What Is Diabetes?
Diabetes is a group of disorders that have one thing in common: high blood sugar. Your healthcare providers may use the term hyperglycemia for high blood sugar. Common symptoms of high blood sugar are excessive thirst and excessive urination. With time, changes in your body that result from chronic high blood sugar can lead to serious health problems including:
According to the Centers for Disease Control and Prevention (CDC), diabetes affects 25.8 million people in the United States (Source: CDC). It’s classified into different types based on how the disease develops:
Type 1 diabetes
Type 2 diabetes
Other specific types of diabetes
Type 1 Diabetes
Type 1 diabetes used to be called juvenile diabetes or insulin-dependent diabetes mellitus. In type 1 diabetes, the cells in your pancreas that make insulin are destroyed. Insulin is the hormone your body uses to turn the sugar in your blood into energy. When your body doesn’t make insulin, it can’t use the sugar in your blood. Because your body can’t make any insulin in type 1 diabetes, you must use insulin injections to treat it.
Health experts aren’t exactly sure what causes type 1 diabetes; however, they do know that there is no way to prevent it.
Type 2 Diabetes
Type 2 diabetes used to be called adult-onset diabetes or non-insulin-dependent diabetes. In type 2 diabetes, your pancreas can still make insulin but not enough to use the sugar in your blood effectively. Your body’s cells can also become resistant to insulin. You can use oral medicines or insulin injections to treat type 2 diabetes.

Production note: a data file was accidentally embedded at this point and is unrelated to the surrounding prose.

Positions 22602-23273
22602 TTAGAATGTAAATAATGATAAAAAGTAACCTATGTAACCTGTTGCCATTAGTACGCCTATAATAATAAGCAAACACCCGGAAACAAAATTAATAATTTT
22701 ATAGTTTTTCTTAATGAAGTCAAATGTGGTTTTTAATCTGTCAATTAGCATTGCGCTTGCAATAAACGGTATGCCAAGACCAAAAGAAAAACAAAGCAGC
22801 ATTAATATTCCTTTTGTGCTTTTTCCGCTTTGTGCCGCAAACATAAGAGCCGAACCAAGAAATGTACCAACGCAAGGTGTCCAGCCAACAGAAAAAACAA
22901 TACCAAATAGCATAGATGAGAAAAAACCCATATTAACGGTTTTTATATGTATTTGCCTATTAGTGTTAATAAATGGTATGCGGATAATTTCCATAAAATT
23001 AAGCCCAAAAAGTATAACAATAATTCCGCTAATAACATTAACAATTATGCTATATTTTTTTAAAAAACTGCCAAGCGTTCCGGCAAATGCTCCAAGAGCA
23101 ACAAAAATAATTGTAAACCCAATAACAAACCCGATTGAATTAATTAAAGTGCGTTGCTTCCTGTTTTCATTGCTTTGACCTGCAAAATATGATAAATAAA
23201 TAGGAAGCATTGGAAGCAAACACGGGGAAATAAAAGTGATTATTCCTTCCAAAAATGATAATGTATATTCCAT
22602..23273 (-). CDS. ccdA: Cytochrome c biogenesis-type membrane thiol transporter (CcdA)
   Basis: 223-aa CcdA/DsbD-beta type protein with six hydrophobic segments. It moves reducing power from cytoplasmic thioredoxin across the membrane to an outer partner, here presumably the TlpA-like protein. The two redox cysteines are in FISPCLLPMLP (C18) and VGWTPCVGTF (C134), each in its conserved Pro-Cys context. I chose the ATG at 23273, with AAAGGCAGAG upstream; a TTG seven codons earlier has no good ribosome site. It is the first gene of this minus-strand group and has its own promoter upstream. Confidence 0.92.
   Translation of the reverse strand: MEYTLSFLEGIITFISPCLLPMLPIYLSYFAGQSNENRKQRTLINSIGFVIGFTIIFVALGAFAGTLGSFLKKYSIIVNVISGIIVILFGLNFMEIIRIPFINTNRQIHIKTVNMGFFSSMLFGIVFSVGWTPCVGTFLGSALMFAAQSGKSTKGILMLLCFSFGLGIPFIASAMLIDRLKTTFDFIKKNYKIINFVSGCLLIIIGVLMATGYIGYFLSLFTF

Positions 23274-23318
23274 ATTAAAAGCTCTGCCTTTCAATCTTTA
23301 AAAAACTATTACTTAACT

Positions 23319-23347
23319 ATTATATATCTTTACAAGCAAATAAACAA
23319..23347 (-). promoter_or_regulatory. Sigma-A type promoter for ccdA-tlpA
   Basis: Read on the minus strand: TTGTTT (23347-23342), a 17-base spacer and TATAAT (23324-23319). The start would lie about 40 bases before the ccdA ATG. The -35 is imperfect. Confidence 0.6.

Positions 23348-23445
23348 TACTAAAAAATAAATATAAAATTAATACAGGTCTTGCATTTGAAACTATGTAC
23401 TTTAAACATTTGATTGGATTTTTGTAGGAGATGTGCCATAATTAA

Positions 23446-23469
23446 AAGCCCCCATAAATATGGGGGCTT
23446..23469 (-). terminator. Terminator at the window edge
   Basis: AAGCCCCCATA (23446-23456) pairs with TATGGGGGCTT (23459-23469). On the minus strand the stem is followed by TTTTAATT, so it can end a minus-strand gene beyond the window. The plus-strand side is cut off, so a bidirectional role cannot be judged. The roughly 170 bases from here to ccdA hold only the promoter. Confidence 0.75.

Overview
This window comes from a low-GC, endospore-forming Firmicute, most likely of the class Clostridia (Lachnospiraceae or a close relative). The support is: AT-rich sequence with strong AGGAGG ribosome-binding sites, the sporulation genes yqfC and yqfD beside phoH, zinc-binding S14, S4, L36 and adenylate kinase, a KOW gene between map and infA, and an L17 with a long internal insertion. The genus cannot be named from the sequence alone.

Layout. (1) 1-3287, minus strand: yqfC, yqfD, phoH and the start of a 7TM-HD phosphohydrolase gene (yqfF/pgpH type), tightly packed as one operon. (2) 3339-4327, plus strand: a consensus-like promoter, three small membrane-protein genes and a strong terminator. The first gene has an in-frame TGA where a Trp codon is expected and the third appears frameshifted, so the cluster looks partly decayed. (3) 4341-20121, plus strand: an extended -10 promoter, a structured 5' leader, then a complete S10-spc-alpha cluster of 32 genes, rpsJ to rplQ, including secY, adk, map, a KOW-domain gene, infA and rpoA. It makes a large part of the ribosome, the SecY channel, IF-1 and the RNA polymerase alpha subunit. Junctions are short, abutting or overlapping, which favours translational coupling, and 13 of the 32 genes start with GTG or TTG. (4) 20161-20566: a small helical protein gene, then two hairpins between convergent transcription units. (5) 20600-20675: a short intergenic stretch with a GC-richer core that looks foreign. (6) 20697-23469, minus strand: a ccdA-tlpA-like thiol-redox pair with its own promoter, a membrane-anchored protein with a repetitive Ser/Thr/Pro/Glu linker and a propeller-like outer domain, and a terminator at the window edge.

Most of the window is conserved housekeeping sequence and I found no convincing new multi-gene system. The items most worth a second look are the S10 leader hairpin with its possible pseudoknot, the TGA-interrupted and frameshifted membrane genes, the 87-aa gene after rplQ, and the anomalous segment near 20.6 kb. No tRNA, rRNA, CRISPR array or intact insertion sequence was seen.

Type 2 diabetes is the most common type of diabetes. It can be prevented or reversed in many cases. Like type 1 diabetes, health experts aren’t exactly sure what causes it. Type 2 diabetes is linked to obesity and it tends to run in families.
Gestational diabetes is diabetes that develops during pregnancy. If you’re a woman with gestational diabetes, your pancreas can still make insulin but pregnancy hormones make your body resistant to it. The result is that your body can’t effectively use the sugar in your blood for energy. Your doctor may recommend diet, exercise, and insulin injections to treat gestational diabetes.
The CDC reports that 2% to 10% of pregnant women will develop gestational diabetes (Source: CDC). Health experts don’t know the exact cause of gestational diabetes. They do know that it increases your risk of developing type 2 diabetes after your pregnancy.
Are There Other Specific Types of Diabetes?
Sometimes other diseases or conditions you have can cause diabetes. These include:
Diseases of the pancreas, such as cystic fibrosis, pancreatitis, and cancer
Endocrine conditions, such as Cushing’s disease (high levels of cortisol) and hyperthyroidism (overactive thyroid)
Genetic syndromes, such as Down syndrome, Klinefelter syndrome, and Turner syndrome
Infections, such as congenital rubella (an infection present at birth) and cytomegalovirus
Medicines, such as corticosteroids, certain asthma drugs, thiazide diuretics, thyroid hormone, pentamadine (Pentam 300), phenytoin (Dilantin), niacin (Niaspan, Nicobid, Niacor, Slo-Niacin), and alpha-interferon (Intron A, Infergen, Alferon N)
There’s also a disease called diabetes insipidus. While it shares the name diabetes, it doesn’t involve high blood sugar. Instead, it’s a problem with another hormone called antidiuretic hormone (ADH). ADH helps your kidneys regulate the amount of water in your urine. In diabetes insipidus, your body either doesn’t have enough ADH or your kidneys don’t respond to it. The disorder was named after diabetes because it causes excessive thirst and urination, which are also symptoms of diabetes.